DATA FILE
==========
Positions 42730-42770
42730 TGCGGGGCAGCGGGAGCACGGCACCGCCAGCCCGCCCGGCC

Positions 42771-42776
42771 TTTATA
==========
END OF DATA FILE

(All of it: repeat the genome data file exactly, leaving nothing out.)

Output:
Positions 42730-42770
42730 TGCGGGGCAGCGGGAGCACGGCACCGCCAGCCCGCCCGGCC

Positions 42771-42776
42771 TTTATA